The Little-known Downsides to Captive Breeding ProgramsDecember 04, 2014
A recent study published from researchers at the University of Melbourne and Zoos Victoriain looked at the potential negative impacts associated with captive breeding programs. Their results were reported in the journal Biology Letters. To learn more, check out The Little-known Downsides to Captive Breeding Programs by Jason G. Goldman, in Conservation This Week from Conservation Magazine. Below are a few quotes from the article:
"Breeding over multiple generations in captive settings will inevitably lead to small biological changes between the captive and wild lineages, and those tweaks can become magnified over time. But what happens when those changes in phenotype – that is, the way genes are expressed – impact reproduction-related behaviors?"
"If reintroduced animals are more likely to mate with other reintroduced animals and their descendants – even after being returned to the wild – then the captive bred animals aren’t actually supporting the wild population. In effect, there would simply be two relatively independent populations of similar-looking animals, and given enough time, they could diverge into two separate species."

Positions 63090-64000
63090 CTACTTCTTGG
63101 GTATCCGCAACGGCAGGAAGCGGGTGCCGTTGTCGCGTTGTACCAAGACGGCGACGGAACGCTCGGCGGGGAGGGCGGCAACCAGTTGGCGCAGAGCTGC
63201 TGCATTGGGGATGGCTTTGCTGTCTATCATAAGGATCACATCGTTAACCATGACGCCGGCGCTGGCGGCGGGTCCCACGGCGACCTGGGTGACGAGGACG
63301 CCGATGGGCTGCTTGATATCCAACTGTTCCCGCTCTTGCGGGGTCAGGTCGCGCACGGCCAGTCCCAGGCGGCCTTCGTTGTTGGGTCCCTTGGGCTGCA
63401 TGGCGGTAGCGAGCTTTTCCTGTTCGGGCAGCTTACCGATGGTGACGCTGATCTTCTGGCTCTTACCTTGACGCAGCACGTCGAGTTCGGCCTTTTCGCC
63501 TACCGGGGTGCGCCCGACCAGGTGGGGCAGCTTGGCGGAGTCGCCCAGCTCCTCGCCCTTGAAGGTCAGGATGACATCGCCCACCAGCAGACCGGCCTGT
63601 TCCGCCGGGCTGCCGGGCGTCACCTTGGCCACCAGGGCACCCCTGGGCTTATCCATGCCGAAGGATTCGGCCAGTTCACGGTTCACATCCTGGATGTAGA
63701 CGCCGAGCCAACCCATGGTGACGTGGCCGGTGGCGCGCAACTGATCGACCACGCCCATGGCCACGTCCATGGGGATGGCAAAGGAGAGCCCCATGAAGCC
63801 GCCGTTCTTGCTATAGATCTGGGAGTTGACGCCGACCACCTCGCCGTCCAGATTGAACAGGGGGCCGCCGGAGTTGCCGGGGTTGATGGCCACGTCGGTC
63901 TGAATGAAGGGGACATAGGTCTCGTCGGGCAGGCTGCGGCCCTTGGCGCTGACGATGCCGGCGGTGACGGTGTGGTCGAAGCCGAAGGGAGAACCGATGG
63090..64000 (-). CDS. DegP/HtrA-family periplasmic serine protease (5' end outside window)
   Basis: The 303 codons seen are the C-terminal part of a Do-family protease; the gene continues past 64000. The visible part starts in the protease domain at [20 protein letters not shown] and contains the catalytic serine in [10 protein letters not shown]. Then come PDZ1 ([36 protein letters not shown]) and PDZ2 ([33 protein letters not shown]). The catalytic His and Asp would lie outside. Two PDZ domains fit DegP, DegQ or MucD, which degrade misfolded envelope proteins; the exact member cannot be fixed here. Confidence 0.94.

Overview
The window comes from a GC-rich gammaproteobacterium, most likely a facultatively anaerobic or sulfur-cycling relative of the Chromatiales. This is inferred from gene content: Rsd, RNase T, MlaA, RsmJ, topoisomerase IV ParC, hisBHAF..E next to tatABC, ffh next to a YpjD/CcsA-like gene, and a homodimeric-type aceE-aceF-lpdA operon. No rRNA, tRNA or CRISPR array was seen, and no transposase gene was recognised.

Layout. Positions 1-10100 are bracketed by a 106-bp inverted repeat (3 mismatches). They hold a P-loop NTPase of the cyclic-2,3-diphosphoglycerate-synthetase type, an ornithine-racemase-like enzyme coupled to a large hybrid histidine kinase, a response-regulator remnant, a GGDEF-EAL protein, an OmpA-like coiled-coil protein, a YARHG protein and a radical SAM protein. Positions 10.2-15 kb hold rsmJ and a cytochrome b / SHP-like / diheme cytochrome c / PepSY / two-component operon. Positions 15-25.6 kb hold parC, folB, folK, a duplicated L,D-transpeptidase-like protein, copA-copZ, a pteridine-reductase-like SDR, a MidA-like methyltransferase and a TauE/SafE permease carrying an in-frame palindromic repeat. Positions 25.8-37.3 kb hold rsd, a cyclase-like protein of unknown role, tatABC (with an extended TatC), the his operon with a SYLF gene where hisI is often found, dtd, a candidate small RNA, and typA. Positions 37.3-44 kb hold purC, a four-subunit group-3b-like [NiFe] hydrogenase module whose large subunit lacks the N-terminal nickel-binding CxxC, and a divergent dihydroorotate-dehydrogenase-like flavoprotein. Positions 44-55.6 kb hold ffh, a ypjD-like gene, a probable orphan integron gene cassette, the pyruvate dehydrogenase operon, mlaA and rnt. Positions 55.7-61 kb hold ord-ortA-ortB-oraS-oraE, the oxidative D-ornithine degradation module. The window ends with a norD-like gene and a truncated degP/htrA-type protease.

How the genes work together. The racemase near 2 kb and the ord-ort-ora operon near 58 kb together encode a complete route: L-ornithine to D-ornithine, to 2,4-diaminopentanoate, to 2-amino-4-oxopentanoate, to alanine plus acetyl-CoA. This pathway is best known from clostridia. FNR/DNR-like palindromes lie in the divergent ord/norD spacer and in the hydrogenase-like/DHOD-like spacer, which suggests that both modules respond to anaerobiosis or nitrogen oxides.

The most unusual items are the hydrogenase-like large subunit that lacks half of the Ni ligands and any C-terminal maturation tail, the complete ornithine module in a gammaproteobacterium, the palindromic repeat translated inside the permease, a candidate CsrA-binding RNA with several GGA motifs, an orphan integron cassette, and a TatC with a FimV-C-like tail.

"How much of this concern is conjecture and how much of it reflects a real possibility? That’s what University of Melbourne zoologist Brendan Slade wanted to know. So and his colleagues from the University of Melbourne and Zoos Victoria put together an experiment to find out."
"By the end of the twentieth week of their reintroduction, there were a total of 59 litters of 189 baby mice, from 40 pairings. A staggering 83 percent of these litters resulted from same-source pairings, meaning both parents were either captive-bred or wild. Put another way, fewer than one out of five litters was the result of a mixed marriage between captive-bred and wild mice. This phenomenon is called 'assortative mating,' and it means that there were strong preferences among the mice to mate with their own kind."
"It’s a worrying trend because if these findings apply more broadly than just mice, it could impact the long-term success of captive breeding programs. Just because reintroductions are successful doesn’t mean that the genes of reintroduced individuals mix in to the wider population of at-risk animals. And that’s a problem, according to Slade, when 'there is an urgent need to improve fitness of wild individuals by the integration of new genes to bolster genetic diversity.'”
The full article can be found at conservationmagazine.org.